using Distributions
# Pkg.clone("https://github.com/ChrisRackauckas/VectorizedRoutines.jl") # for R.rep function
using VectorizedRoutines

function doStep(tv, fitnessfunc, mutrate, stdev)
n = length(tv) # current population size
numberoffspring = [rand(Poisson(theta)) for theta in fitnessfunc(tv, n, k)] # number of offspring of each parent
newtv = R.rep(tv, each = numberoffspring) # offspring are copies of their parents
# but some of them mutate, so we also apply mutation
n = length(newtv)
nrmutants = rand(Binomial(n, mutrate),1)[1]
rnoise = randn(nrmutants)*stdev
rndelem = sample(1:n, nrmutants[1], replace=false)
newtv[rndelem] = newtv[rndelem] + rnoise
return(max(newtv,0))
end

function evolve(tv, fitnessfunc, mutrate, stdev, ngens)
Results = Array(Array, ngens)
Results[1] = tv
for idx = 2:ngens
Results[idx] = doStep(Results[idx - 1], fitnessfunc, mutrate, stdev)
end
return(Results)
end

psize = 1000 # population size;
ngens = 10000  # nr of generations to simulate;
mutrate = 0.005 # mutation rate;
stdev = 0.05 # st dev of mutant trait values;
k = 2*psize # carrying capacity;
srand(1);
init_traitv = rand(2.5:.1/psize:2.6,psize) # initial trait values;
fitnessfunc(R, popsize, K=k) = max((1 + R*(1 - popsize/K)), 0);

@time res = evolve(init_traitv, fitnessfunc, mutrate, stdev, ngens);

popsizes = [length(res[idx]) for idx = 1:length(res)] # population size;
densities = hcat([hist(res[idx],0:3/100:3)[2]/length(res[idx]) for idx = 1:length(res)]...)' # densities;

using Plots
p1 = plot(popsizes, 1:ngens, lab = "",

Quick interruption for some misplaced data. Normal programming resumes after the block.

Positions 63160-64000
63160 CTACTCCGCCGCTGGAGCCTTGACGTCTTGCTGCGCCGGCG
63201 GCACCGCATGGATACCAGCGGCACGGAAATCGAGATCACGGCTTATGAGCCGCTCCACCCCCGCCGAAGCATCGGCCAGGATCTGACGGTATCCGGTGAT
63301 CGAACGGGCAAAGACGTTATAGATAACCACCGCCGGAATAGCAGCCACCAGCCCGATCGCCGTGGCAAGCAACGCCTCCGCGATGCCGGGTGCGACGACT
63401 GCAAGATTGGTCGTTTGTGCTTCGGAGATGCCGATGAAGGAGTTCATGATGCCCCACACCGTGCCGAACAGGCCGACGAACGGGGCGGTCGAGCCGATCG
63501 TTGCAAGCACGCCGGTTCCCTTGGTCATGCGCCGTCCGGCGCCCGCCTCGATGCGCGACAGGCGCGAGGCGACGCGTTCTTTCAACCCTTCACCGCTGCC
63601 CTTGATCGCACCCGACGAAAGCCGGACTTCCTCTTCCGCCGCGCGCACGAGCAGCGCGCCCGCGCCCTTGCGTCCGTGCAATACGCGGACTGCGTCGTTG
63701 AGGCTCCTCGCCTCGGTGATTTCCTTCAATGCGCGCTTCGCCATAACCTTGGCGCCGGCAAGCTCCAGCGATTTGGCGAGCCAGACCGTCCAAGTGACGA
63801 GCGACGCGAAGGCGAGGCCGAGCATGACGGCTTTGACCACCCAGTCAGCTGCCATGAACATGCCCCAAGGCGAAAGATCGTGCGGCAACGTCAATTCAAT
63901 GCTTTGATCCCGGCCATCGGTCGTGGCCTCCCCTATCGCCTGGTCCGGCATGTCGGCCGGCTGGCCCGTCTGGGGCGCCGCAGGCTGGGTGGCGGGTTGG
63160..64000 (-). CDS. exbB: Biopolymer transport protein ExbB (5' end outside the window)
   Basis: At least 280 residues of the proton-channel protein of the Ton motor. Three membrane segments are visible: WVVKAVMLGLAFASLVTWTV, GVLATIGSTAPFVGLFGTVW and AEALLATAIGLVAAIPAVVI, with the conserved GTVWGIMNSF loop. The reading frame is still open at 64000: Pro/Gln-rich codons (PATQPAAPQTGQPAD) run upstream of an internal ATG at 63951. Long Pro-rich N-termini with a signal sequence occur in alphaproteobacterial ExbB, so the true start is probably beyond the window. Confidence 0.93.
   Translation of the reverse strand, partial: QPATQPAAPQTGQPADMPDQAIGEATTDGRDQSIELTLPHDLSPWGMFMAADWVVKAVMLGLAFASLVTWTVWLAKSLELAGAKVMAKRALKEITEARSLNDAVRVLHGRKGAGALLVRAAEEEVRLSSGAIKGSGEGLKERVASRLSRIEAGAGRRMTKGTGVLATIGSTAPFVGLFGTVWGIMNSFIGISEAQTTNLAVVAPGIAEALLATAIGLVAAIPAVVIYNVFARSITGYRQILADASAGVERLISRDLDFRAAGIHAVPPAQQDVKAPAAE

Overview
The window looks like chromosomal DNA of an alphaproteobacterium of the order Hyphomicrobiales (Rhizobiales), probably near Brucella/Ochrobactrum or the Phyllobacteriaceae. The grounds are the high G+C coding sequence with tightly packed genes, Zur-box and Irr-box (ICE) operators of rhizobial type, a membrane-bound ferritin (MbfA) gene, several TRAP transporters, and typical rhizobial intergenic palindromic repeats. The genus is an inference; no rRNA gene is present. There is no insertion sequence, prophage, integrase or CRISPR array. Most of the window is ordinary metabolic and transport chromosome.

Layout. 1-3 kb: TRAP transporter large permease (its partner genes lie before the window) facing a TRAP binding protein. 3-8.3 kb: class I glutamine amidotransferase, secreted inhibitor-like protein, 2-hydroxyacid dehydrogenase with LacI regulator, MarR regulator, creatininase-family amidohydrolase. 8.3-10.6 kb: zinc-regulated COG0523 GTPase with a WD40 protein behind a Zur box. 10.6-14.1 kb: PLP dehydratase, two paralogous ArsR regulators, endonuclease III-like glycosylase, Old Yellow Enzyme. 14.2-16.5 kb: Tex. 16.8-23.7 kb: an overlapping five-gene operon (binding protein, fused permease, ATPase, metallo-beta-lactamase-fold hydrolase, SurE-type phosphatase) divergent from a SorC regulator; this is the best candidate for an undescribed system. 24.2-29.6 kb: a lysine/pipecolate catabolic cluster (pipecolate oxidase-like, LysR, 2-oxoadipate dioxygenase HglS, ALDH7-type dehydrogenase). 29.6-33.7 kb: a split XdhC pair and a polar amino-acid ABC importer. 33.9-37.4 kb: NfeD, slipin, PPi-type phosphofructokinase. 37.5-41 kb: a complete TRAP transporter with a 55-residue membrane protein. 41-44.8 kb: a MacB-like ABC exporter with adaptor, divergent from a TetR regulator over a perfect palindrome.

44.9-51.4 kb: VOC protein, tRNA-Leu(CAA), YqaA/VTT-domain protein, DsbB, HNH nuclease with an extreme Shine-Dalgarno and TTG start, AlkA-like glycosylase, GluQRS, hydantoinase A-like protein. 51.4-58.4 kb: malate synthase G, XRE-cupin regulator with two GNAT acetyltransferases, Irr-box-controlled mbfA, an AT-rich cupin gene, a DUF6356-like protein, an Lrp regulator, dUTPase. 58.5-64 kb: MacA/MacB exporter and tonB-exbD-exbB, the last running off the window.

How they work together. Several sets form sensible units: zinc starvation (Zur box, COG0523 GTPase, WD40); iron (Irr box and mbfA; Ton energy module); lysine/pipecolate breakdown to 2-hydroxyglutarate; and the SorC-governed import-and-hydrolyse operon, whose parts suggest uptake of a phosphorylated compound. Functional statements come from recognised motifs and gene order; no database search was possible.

xlabel = "Population size", yaxis = ("Generation",(0,ngens)));
p2 = heatmap(densities, xticks = (100/6:100/6:100, 0.5:0.5:3), fill = :grays,  # axis labels could probably be specified more elegantly
xlabel = "Reproductive rate R");
plot(p1, p2)


Mathematica implementation :

(* fast Poisson random number generator *)
fastPoisson = Compile[{{lambda, _Real}},
Module[{b = 1., i, a = Exp[-lambda]},
For[i = 0, b >= a, i++, b *= RandomReal[]]; i - 1],
RuntimeAttributes -> {Listable}, Parallelization -> True];

(* function to mutate trait values *)
mutate[traitvalues_, mutrate_, stdev_] :=
Module[{tv, n, nrmutants, rnoise, rndelem},
tv = traitvalues;
n = Length[tv];
nrmutants = RandomVariate[BinomialDistribution[n, mutrate]];
rnoise = RandomReal[NormalDistribution[0, stdev], nrmutants];
rndelem = RandomChoice[Range[n], nrmutants];
tv[[rndelem]] += rnoise;
Clip[tv, {0, 10^100}]]

(* function to calculate new offspring trait values from parent \
population with trait values *)
doStep[tv_, fitnessfunc_, mutrate_, stdev_] :=
Module[{n, fitnessinds, numberoffspring, newtv},
n = Length@tv;
fitnessinds = fitnessfunc[tv, n];
numberoffspring = fastPoisson[fitnessinds];
newtv = Join @@ MapThread[ConstantArray, {tv, numberoffspring}];
mutate[newtv, mutrate, stdev]]

(* function to iterate a number of generations *)
evolve[fitnessfunc_, initpop_, mutrate_, stdev_, generations_] :=
NestList[doStep[#, fitnessfunc, mutrate, stdev] &, initpop,
generations]

(* function to plot results of one run *)
PlotResult[traitvalues_, maxphen_] :=
Module[{generations, pop, maxscaleN, minscaleN, maxscaleP,
frequencydata},
generations = Length[traitvalues];
pop = Length /@ traitvalues;
maxscaleN = Max[pop];
minscaleN = Min[pop];
maxscaleP = Max[Max[traitvalues], maxphen];
frequencydata = (BinCounts[#, {0, maxscaleP, 1/100}] & /@
traitvalues)/(pop + 0.00001);

GraphicsRow[{ ListPlot[Transpose[{pop, Range[generations]}],
Joined -> True, Frame -> True,
FrameLabel -> {"Population size", "Generation"}, AspectRatio -> 2,
PlotRange -> {{Clip[minscaleN - 50, {0, \[Infinity]}],
maxscaleN + 50}, {0, generations}}],
Show[ArrayPlot[frequencydata,
DataRange -> {{0, maxscaleP}, {1, generations}},
DataReversed -> True], Frame -> True, FrameTicks -> True,
AspectRatio -> 2,
FrameLabel -> {"Phenotype frequency", "Generation"}] }]